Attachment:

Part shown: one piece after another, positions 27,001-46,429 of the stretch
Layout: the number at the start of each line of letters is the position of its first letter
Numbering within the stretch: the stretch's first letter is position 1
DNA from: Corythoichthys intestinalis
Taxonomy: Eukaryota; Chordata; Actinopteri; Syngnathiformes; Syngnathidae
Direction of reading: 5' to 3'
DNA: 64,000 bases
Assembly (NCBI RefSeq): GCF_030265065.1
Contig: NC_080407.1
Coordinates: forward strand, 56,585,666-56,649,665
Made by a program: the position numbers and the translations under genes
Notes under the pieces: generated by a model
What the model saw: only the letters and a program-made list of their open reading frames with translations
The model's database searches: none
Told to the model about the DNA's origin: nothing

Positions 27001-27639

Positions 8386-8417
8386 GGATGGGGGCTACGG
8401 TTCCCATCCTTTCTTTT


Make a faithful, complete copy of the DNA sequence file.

Part shown: one piece after another, positions 27,001-46,429 of the stretch
Layout: the number at the start of each line of letters is the position of its first letter
Numbering within the stretch: the stretch's first letter is position 1
DNA from: Corythoichthys intestinalis
Taxonomy: Eukaryota; Chordata; Actinopteri; Syngnathiformes; Syngnathidae
Direction of reading: 5' to 3'
DNA: 64,000 bases
Assembly (NCBI RefSeq): GCF_030265065.1
Contig: NC_080407.1
Coordinates: forward strand, 56,585,666-56,649,665
Made by a program: the position numbers and the translations under genes
Notes under the pieces: generated by a model
What the model saw: only the letters and a program-made list of their open reading frames with translations
The model's database searches: none
Told to the model about the DNA's origin: nothing

Positions 27001-27639

Positions 8386-8417
8386 GGATGGGGGCTACGG
8401 TTCCCATCCTTTCTTTT